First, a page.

The historic health reform battle ended in March, with the signing of the Affordable Care Act of 2010. While many of the law’s programs and benefits will be rolled out over the next 5-10 years, there will be several, more immediate, benefits that we will begin to see in the coming months.
You can actually see – state-by-state – which benefits have already been made available. It is now easier than ever to get access to health insurance. Everyone will begin to see the benefits of the expanded access to affordable care – whether young adults, Medicare recipients, small business owners, or those just seeking additional preventive services.
What reform means for young adults
The new health care law enacted in March of 2010 has numerous provisions that will impact young adults. This demographic, though sometimes referred to as the ‘invincibles’, faces numerous health issues. The Department of Health and Human Services reports one in six young adults has a chronic illness and 30% are uninsured; young adults also have the lowest rate of access to employer-sponsored health insurance. The new law contains numerous provisions to cover young adults, whether through insurance provided through their employer, their parents’ health insurance, Medicaid changes, or the new Health Insurance Exchanges. Although many of its parts will not take effect until 2014, some major changes will occur in 2010.
Before the law was passed, insurers could drop young adults from their parents’ health care plan when they turned 19, or upon graduation from college. The new law eliminates these practices. Starting in September 2010, dependent children up to the age of 26 will be eligible to remain on their parents’ plan, whether they are in college or not, living at home or residing in another state, or are single or married. The remaining exception, however, is that young adults offered coverage through their own job or if their parents’ existing plan does not qualify.
By 2014, all American citizens, including young adults, will be required to purchase insurance, with the threat of a fee for those who do not. There are various provisions in the new law, which make it easier to obtain coverage. Unemployed young adults with income up to approximately $15,000/year can look forward to an expansion of Medicaid for their health coverage. Individuals who make less than about $43,000 and who work at a place that does not provide affordable coverage can receive tax credits to help pay for insurance through new Health Insurance Exchanges. These exchanges will give consumers choice among plans and in a standardized format to help them find which is best for their needs. According to the Kaiser Family Foundation, prices each year will be capped at $5950 for individuals and $11,900 for families, excluding premiums.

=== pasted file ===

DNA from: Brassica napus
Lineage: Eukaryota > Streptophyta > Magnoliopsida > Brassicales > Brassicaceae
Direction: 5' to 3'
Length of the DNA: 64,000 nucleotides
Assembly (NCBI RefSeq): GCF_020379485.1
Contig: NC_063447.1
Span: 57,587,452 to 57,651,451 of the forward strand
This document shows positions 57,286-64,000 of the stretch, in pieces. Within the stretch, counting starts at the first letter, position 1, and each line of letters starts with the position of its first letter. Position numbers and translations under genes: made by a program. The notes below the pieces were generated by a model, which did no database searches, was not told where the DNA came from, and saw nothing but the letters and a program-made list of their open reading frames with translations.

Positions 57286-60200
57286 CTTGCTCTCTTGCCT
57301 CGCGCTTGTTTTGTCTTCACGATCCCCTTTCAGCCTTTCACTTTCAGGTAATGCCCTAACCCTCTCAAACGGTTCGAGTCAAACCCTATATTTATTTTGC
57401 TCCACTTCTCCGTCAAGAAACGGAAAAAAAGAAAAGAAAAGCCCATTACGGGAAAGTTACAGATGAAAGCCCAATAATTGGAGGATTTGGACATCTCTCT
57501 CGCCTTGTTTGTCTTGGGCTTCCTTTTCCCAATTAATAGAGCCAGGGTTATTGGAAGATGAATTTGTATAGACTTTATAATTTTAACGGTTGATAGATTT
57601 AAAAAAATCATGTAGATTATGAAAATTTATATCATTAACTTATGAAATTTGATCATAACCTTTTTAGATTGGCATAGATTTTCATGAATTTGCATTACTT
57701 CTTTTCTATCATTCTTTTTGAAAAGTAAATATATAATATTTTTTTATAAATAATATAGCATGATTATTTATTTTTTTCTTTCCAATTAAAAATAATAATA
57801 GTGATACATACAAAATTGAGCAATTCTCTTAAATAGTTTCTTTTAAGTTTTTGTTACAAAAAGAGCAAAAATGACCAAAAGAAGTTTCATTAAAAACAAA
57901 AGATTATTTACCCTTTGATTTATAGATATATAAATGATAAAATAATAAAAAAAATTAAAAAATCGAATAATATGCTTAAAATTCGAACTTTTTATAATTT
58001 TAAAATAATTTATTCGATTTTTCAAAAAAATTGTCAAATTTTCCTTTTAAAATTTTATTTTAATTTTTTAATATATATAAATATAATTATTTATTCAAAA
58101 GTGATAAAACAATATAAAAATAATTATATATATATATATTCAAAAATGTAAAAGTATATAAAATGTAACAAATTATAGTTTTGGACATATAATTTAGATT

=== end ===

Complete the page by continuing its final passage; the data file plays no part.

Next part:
The new law also intends to make obtaining insurance easier for young adults who work for small businesses. Many young adults work for small businesses. According to Kaiser Family Foundation, 36 percent of working uninsured young adults were employed in a small business with fewer than 25 workers. Incrementally over the next four years, small businesses with less than 25 employees will be eligible to receive tax credits to help make health insurance more affordable for their employees. If the small business has fewer than 100 employees, they also will be able to purchase insurance through the new Health Insurance Exchanges.
Starting in September 2010, insurers can no longer deny coverage to children up to 19 with preexisting conditions such as asthma and high blood pressure. However, young adults over the age of 19 will not have this protection until 2014. In the meantime, adults with preexisting conditions who have not had insurance for a six–month period will have the option to either enter a temporary national pool for high-risk individuals or join pools set up by their state. You can find more information about whether your state is covered by this national plan here.
Under the new law, young adults can also take advantage of the many expansions to preventive care. New health plans must cover certain preventive services without having the consumer share the costs. Consumers will not need to pay a deductible, co-pay, or coinsurance when receiving preventive care. The preventive services covered include blood tests, many cancer screenings, and counseling for a wide array of issues.